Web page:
Two years after the first 11 Mexican gray wolves were released to much fanfare in the Apache National Forest of southeastern Arizona, and a year after an additional 22 wolves were freed in 1998, only seven remain in the wild.

A lone wolf.

Photo: J. & K. Hollingsworth, U.S. Fish and Wildlife Service.

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The problems the wolves face today are the same as those that originally drove them to the brink of extinction: Livestock interests have usurped the public domain and marshaled the forces of government to transform the dynamic yet dry Western landscape into one in which a slow-moving, water-loving exotic animal could survive.

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Poisoning and trapping every wolf was part of the same development mentality that dictated the damming and diversion of every stream. But in an era when dams are being removed to rehabilitate aquatic ecosystems, federal agencies still regard cattle as an immutable aspect of the landscape, which wolves will have to navigate around like salmon darting between the fast blades of hydroelectric turbines.

Consider the case of the Gavilan Pack — an alpha pair, a yearling, and five pups released near a steep-walled canyon lined with ponderosa pine and Gambel oak. This area was so severely grazed that last year a U.S. Forest Service that had long cozied up to the livestock industry ordered cattle removed to allow it to recover. But the local rancher, Carlyle Cathcart, claiming mythical private property rights to the national forest, refused to move his cattle, and the district ranger backed down, unwilling to enforce his own order.

Government biologists, believing the cattle had been removed, released the Gavilan Pack close by. Not surprisingly, the wolves quickly learned to prey on cattle in an area with so little grass that scarcely a rabbit, much less deer or elk, was available for them to eat.

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The biologists enticed the wolves away with road-kill food. But there was no safe place available. The pack crossed over the New Mexico line into the Gila National Forest, part of the Mexican wolf’s designated recovery area, and there encountered a dead cow, fed on that, and shortly afterwards killed two more cattle.

My, what big cows you have.

Photo: Jim Clark, U.S. Fish and Wildlife Service.

As a result, the government recaptured the Gavilan Pack and removed it from the wild, save for an adolescent male who escaped into the wilds north of the Gila Wilderness, and a pup who is presumed dead.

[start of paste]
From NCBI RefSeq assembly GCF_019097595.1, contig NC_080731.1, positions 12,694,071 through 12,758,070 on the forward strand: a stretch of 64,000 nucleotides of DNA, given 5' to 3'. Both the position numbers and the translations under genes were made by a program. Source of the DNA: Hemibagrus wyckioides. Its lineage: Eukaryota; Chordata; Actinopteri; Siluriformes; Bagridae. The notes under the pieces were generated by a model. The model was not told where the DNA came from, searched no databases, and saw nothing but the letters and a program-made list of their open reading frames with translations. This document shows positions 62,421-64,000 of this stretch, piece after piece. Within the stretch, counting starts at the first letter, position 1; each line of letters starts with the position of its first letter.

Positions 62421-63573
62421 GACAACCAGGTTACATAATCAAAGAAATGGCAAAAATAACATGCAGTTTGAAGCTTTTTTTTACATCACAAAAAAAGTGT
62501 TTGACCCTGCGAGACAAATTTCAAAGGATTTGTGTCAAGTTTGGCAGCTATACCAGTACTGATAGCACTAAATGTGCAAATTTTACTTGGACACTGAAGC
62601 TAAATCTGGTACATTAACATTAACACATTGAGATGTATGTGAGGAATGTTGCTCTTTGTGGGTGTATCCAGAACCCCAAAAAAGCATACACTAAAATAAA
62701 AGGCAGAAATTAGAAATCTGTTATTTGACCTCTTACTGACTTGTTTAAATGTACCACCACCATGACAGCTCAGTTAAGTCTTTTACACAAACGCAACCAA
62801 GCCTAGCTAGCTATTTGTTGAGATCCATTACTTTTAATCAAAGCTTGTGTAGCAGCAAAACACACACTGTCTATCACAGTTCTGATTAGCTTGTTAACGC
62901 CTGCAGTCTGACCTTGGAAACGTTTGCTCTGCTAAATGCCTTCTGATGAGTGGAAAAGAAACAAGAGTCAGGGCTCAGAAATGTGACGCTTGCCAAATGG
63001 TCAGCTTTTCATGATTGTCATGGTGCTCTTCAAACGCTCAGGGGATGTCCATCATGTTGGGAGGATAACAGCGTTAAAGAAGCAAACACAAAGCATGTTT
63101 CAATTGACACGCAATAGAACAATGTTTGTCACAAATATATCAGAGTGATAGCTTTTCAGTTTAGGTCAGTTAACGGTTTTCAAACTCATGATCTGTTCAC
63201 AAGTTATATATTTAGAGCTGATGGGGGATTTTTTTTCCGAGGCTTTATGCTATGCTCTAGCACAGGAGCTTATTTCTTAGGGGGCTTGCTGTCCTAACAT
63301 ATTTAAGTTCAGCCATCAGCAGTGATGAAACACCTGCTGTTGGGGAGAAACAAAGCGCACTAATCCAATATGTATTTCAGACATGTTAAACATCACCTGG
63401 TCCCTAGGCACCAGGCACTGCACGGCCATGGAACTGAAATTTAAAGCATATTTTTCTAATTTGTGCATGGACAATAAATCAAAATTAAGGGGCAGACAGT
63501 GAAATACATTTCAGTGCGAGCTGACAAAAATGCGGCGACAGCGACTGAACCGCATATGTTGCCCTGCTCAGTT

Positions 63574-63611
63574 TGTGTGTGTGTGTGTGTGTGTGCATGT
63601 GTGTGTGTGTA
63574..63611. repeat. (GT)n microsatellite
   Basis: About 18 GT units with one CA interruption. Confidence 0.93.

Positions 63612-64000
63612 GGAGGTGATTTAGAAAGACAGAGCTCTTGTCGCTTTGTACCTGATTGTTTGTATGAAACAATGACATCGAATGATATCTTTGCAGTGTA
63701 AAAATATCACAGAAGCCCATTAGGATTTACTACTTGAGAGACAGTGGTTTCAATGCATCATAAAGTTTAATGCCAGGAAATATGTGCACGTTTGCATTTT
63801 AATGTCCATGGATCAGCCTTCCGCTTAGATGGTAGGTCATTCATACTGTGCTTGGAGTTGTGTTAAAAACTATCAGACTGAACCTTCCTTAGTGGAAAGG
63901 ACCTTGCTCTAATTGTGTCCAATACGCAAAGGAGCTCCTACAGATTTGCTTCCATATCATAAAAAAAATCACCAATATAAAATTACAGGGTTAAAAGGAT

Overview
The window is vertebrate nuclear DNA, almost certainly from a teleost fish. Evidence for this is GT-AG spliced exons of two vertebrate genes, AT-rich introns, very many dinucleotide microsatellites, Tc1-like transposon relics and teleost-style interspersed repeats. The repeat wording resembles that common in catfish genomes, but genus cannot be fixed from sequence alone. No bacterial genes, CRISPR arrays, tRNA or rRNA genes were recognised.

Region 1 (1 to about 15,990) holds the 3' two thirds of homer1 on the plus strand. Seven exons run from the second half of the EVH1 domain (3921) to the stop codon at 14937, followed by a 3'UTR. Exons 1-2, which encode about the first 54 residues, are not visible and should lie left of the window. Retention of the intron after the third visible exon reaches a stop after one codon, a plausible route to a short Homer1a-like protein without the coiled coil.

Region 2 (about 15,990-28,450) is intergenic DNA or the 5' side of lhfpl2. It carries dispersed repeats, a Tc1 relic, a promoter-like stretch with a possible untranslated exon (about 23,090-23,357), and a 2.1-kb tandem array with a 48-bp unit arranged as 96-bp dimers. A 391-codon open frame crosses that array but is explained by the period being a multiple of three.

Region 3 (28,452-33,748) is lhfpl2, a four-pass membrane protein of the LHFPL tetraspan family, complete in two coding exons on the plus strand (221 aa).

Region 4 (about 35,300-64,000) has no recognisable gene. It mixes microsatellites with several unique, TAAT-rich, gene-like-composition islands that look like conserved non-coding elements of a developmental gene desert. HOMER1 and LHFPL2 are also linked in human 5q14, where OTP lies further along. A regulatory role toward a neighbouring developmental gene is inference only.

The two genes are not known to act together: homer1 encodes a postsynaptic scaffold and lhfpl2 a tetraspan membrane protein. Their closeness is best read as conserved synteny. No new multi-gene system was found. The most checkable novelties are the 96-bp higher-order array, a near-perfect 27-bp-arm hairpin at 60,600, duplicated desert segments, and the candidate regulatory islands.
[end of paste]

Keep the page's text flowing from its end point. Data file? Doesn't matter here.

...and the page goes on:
More recently, the Mule Pack was also recaptured after feeding on the carcasses of a cow and a horse. Federal biologists feared these four wolves would become habituated to livestock, and removed them even though no domestic animals had been attacked. In the course of that trapping, the alpha female’s leg was injured and had to be amputated.

Now the U.S. Fish and Wildlife Service is considering releasing members of these and another recaptured pack directly into the safety of the Gila Wilderness, which along with surrounding national forest lands comprises 700,000-plus acres — over 1,000 square miles — without cattle. Here is a vast and wild landscape in which wolves can roam safely, preying on elk, deer, and javelina, with no threat of drive-by shootings, and with no reason for them to be trapped and relocated.

One might think ranchers would welcome wolves being put where their cattle don’t roam, but in fact the prospect is eliciting even greater opposition than the original release in the Apache National Forest.

In late February, at a rally in Catron County, N.M., anti-wolf organizer J. Zane Walley called the reintroduction of wolves “virtual cultural genocide,” while a U.S. Senate candidate, State Sen. Bill Davis (R), told the assembly that their ancestors had owned the Gila before the federal government took it from them upon statehood. In fact, the Gila Forest Reserve (later renamed “National Forest”) was designated in 1899, 13 years before New Mexico became a state, while a few refugee Apaches were still hiding in the mountains. (Ask their descendants what “cultural genocide” means!)

Hungry like the wolf.

Photo: Jim Clark, U.S. Fish and Wildlife Service.

But it was the owner of the last cattle killed by the Gavilan Pack (and of the carcass promiscuously left on their territory) who best illustrated the intransigence of the livestock industry. Flush with reimbursement for her two dead cattle, Judith Cummings, a former Bank of America employee who two years before had moved to New Mexico to fulfill her lifelong dream of owning a ranch, stoically proclaimed, “We’re determined to stay and fight for our way of life.”

Ms. Cummings is of course entitled to put on a cowboy hat, jump on a horse, and imagine the world any way she wants. But should that dream rule out finding a home for North America’s most imperiled mammal?

Regional and local polls indicate majority support for reintroduction of Mexican wolves. The upcoming decision on whether to give them a home in the Gila Wilderness will indicate the strength of our collective resolve to leave some small scraps of the American landscape the way they used to be.